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10 Best U.S. Flea Markets

Amidst the hodgepodge of rare goods and collectible gems that can be found at flea markets, those with a knack for haggling get to take their sport to Olympian levels.
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Amidst the hodgepodge of rare goods and collectible gems that can be found at flea markets, those with a knack for haggling get to take their sport to Olympian levels. From fine antiques, vintage apparel, and rare collectibles, these 10 amazing flea markets give treasure hunters a chance to bargain among the best. Whether you're looking for antique auctions or rare jewelry, these flea markets are sure to satisfy your eclectic style at affordable prices.

By Zachary Laks

Photo Credit: Vic Russomanno< Where: Daytona Beach, Florida Cost: Free admission; free parking Shake off the sand for a bit at the Daytona Flea Market, an impressively scaled bargain-hunting haven. Open weekly, Friday through Sunday, this market by the sea hosts over 800 vendors within its 30-acre complex. Vendors hawk everything from sunglasses to souvenirs and memorabilia from the local legends of the Daytona International Speedway. Artisanal pickles, homemade jams, and local honey are among some of the market musts along with a vast offering of farm-fresh produce. Complete with a barber’s stall and tattoo parlor, the Daytona Flea Market encompasses the full spectrum of needs for all of its visitors. Plan Your Trip: Visit Fodor’s Daytona Beach Travel Guide
Photo Credit: Courtesy of Shipshewana Auction & Flea Market Where: Shipshewana, Indiana Cost: Free admission; $3 parking Known as the largest in the Midwest, Shipshewana Flea Market is the main attraction of the small town of Shipshewana (population around 658) on the northern border of Indiana. Running seasonally outdoors, May through October on Tuesdays and Wednesdays, an eclectic array of goods attracts a regional crowd. Over 900 vendors sell both new and used items, though antique goods are the hot sellers. The Flea’s antique auctions continue the deal-hunting spirit year-round, as high quality antiques start bidding wars every Wednesday in an indoor facility. If haggling makes you hungry, the onsite food stalls won’t disappoint with delicious pulled pork, chicken croissants, and homemade pie. Plan Your Trip: Visit Fodor’s Indiana Travel Guide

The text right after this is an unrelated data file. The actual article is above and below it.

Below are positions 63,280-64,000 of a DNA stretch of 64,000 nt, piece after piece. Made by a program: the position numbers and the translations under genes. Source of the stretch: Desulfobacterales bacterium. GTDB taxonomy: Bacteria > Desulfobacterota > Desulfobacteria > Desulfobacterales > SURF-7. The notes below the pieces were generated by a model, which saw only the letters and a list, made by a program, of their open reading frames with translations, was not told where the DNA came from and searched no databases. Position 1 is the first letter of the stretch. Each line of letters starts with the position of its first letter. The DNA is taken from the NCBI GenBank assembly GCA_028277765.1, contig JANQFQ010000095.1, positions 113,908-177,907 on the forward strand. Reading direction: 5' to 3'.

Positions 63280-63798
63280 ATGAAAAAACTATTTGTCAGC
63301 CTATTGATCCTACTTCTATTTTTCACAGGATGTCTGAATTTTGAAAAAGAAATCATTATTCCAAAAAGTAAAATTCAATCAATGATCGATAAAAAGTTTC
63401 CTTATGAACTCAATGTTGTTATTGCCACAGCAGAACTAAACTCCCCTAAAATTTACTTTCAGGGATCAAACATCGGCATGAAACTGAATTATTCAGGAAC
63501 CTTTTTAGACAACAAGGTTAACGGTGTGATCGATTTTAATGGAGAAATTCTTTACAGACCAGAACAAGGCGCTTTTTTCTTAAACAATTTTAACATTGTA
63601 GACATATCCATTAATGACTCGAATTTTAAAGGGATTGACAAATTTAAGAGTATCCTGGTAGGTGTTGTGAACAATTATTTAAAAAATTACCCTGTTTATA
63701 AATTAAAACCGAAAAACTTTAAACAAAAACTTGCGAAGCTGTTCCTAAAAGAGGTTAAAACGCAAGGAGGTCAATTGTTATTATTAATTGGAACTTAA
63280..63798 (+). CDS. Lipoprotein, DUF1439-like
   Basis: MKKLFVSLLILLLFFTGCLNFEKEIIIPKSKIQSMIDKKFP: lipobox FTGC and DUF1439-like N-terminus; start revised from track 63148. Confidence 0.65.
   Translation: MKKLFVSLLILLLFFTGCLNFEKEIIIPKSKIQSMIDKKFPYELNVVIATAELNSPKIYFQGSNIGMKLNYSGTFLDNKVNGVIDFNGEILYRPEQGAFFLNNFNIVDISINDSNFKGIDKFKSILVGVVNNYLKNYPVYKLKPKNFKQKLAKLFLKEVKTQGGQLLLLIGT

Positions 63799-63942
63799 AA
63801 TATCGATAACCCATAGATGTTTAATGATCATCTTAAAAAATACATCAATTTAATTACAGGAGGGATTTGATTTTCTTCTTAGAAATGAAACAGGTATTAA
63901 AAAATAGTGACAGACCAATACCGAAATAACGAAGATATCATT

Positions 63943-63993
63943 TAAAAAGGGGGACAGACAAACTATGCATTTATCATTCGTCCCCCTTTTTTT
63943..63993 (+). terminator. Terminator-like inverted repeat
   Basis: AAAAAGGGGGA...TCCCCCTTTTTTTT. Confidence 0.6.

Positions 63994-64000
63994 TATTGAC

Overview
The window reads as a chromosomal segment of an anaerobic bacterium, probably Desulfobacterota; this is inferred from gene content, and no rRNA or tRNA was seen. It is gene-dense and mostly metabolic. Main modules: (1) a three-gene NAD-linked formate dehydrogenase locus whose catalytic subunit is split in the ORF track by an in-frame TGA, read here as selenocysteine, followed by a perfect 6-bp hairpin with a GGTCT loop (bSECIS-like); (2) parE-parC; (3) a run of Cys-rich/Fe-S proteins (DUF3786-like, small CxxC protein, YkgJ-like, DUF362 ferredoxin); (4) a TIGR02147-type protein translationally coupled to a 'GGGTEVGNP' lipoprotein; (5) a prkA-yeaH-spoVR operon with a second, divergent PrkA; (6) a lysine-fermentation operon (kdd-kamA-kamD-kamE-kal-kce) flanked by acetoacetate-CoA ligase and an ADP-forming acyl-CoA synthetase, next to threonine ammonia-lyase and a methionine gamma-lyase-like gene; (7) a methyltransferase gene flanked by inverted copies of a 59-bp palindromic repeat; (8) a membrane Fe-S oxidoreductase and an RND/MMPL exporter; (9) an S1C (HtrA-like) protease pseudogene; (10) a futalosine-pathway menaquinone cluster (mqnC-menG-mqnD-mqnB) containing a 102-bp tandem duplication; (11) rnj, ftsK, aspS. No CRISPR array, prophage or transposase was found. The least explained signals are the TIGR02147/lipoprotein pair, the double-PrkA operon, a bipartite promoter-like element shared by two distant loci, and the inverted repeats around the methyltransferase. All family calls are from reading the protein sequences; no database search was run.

Photo Credit: Troy Burt Photography Where: Springfield, Ohio Cost: General admission is $7 Less than an hour west of Columbus, the Springfield Antique Show & Flea Market is a destination for fine furniture as well as countless collectibles. Let your decorating instincts go wild as locally-made wooden furniture, vintage lamps, and classic beer signs are just some of the countless home décor items on sale. Specialty shows throughout the year, focusing on toys, holiday items, and folk art are highlights of the market, as the events bring out the rarest of items. The Springfield Antique Show & Flea Market is only open one weekend a month, so make sure to plan accordingly. Plan Your Trip: Visit Fodor’s Ohio Travel Guide
Photo Credit: Courtesy of Brooklyn Flea Where: Brooklyn, New York Cost: Free admission An artisanal paradise, Brooklyn Flea captures the best of the borough’s hipster vibe with over 100 vendors hawking one-of-a-kind items such as vintage rugs, furniture, and rare watches. The local craft stands are bold and creative with knit scarves, purses, and jewelry among the many items for sale. A hub of Brooklyn’s renaissance for locally-sourced and inventive food, the Flea is home to up to 30 fine food stalls, including Asia Dog (hot dogs with Asian-inspired toppings) and Chickpea & Olive (a vegan pop-up known for their "Phatty Sliders," melts, and BLTs). Plan Your Trip: Visit Fodor’s Brooklyn Travel Guide